Mary Mudd McHale thought her brother Tom was “crazy” for wanting to do it, but he insisted.
Even in the heat of the early summer, McHale said, Tom Mudd insisted on honoring the anniversary of their great-grandfather’s release from prison with a family reunion. Mary and Tom are the great-grandchildren of Dr. Samuel Mudd, the Charles County physician who infamously tended to the wounds of John Wilkes Booth the night he assassinated Abraham Lincoln at Ford’s Theatre in Washington, D.C., on April 14, 1865.
On Friday afternoon — despite the somewhat-oppressive heat Mary had feared — she, Tom and dozens of other Mudds convened their joint celebration of their ancestor’s return from Fort Jefferson in Key West, Fla. The family had convened in Florida years ago to commemorate Dr. Mudd’s arrival at the prison. Although some joked that they wished they could have returned to Florida for another beach vacation, descendants of the doctor came from as far away as Washington, Michigan, Colorado and Missouri to attend the two-day celebration held on the grounds of the Dr. Samuel A. Mudd House Museum in Waldorf.
Despite the high temperatures, re-enactors dressed in full period costume from hoop skirts to topcoats made it feel as if one had stepped back in time for a day. Friday’s festivities at the house — also known as St. Catharine — kicked off two full days of music, tours of the home and re-enactments, said lead docent Donna Peterson. A citation that will ultimately be displayed at the home from Gov. Larry Hogan (R) in recognition of the special day was presented by his Southern Maryland liaison Gretchen Hardman to Tom, who in turn presented it to Mary, noting her place as Dr. Mudd’s oldest living descendant.
McHale recalled visiting the “old, battered and great” farm in her youth, and said it held special memories for her.
“I never thought a day would come that the house would be so protected and so well cared for,” McHale said. “Such caring people put such time and effort into this house. I always think they’re taking care of great grandpa’s house, and I love that.”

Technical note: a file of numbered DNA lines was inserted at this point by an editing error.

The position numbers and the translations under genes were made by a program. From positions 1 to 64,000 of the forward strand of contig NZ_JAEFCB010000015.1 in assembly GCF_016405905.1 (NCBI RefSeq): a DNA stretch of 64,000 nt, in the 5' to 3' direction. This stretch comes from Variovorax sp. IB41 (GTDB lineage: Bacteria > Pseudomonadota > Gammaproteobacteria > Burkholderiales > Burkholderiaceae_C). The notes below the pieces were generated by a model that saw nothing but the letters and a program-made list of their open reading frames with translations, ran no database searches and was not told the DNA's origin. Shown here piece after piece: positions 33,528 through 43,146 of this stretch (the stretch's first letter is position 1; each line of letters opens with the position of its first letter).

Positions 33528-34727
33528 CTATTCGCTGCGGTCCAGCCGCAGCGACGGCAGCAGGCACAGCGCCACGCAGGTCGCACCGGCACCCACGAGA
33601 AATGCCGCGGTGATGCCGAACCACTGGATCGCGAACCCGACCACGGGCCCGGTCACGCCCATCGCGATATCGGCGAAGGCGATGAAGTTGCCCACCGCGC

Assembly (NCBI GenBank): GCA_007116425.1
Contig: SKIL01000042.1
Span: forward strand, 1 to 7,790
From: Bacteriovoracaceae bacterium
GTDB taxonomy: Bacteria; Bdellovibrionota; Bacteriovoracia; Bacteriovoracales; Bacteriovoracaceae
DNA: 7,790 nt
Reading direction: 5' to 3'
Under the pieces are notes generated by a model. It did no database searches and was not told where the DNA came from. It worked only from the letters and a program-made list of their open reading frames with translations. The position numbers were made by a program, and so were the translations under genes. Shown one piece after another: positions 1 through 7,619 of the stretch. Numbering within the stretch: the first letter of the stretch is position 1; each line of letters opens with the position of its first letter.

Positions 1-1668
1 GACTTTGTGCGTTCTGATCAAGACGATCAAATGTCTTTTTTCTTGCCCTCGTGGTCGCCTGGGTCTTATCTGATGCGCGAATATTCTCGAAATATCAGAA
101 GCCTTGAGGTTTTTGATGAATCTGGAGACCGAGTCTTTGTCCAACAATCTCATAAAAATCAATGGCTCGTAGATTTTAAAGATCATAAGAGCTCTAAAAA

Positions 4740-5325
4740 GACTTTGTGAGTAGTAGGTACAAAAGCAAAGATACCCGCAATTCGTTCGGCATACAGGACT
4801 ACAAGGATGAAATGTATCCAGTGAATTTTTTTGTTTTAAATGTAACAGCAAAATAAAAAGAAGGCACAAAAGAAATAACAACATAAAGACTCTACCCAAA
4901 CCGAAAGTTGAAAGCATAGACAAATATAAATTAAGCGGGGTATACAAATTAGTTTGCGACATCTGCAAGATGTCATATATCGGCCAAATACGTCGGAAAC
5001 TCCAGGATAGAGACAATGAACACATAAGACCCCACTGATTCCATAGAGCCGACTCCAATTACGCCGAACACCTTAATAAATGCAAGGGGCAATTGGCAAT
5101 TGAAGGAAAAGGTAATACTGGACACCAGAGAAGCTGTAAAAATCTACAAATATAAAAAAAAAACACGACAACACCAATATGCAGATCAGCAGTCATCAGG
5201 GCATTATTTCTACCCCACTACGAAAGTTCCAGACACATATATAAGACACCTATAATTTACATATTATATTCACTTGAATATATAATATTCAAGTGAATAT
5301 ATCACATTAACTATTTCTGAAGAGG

Phil Brandenburg, president of the Dr. Mudd Society, called the doctor’s 1869 pardon by President Andrew Johnson and subsequent return from prison his “silver lining.” In his time there, Brandenburg said, Dr. Mudd survived a yellow fever outbreak that killed another doctor at the prison camp.
“Today we’re here to celebrate that lovely event of Dr. Mudd returning home to his lovely wife and children,” Brandenburg said, thanking those who carry on his “life and legacy.”
Bob Bowser, a docent who portrays Dr. Mudd at the museum, said he’s “had the privilege of telling your ancestor’s story” for the last 11 years.
“I hope you find what we do here remembers him, and promotes his memory the way you want to see it cherished,” Bowser said.
Commissioners’ President Reuben B. Collins II (D) spoke of the significant place Dr. Mudd and his family have in the community.
“So many have influenced the way we’ve evolved, and the Mudd family in particular has played a major role in that history,” Collins said. “Today the Mudd family name continues to shine as leaders in our community.”
Collins touched on the local history around the farm, noting specifically the black soldiers who enlisted and trained with Union forces in the Civil War near the farm. More than 87 black soldiers trained nearby, Collins said, “and helped us take a small but important step” toward enduring equality in the country and in the county.
Collins’ family does not have deep roots like the Mudds, he noted, but he’s proud of the county nonetheless. His family settled here 100 years after emancipation, Collins said, but segregation was alive and well: He was enrolled in county schools when desegregation began. The county has come a long way, Collins said, and he is confident progress will continue.
“I appreciate the vital role our intersecting journeys played in influencing who we are today,” Collins said. Commissioner Gilbert “B.J.” Bowling (D) called the Mudds “a good strong family,” and noted their contributions continue to be valuable, calling the home “an asset” for the county.
“I think it’s important to recognize the past and what your family contributed to our county,” Bowling said. “You have a really good family.”
McHale said she was surprised at exactly how many relatives showed up that she didn’t expect to see, including “some Mudds I didn’t know.”
“I frowned on this. I said it’s summer and you’d never be able to get anyone out here with the heat,” Mary said of Tom’s plan for the reunion, joking that “he made a liar out of me.”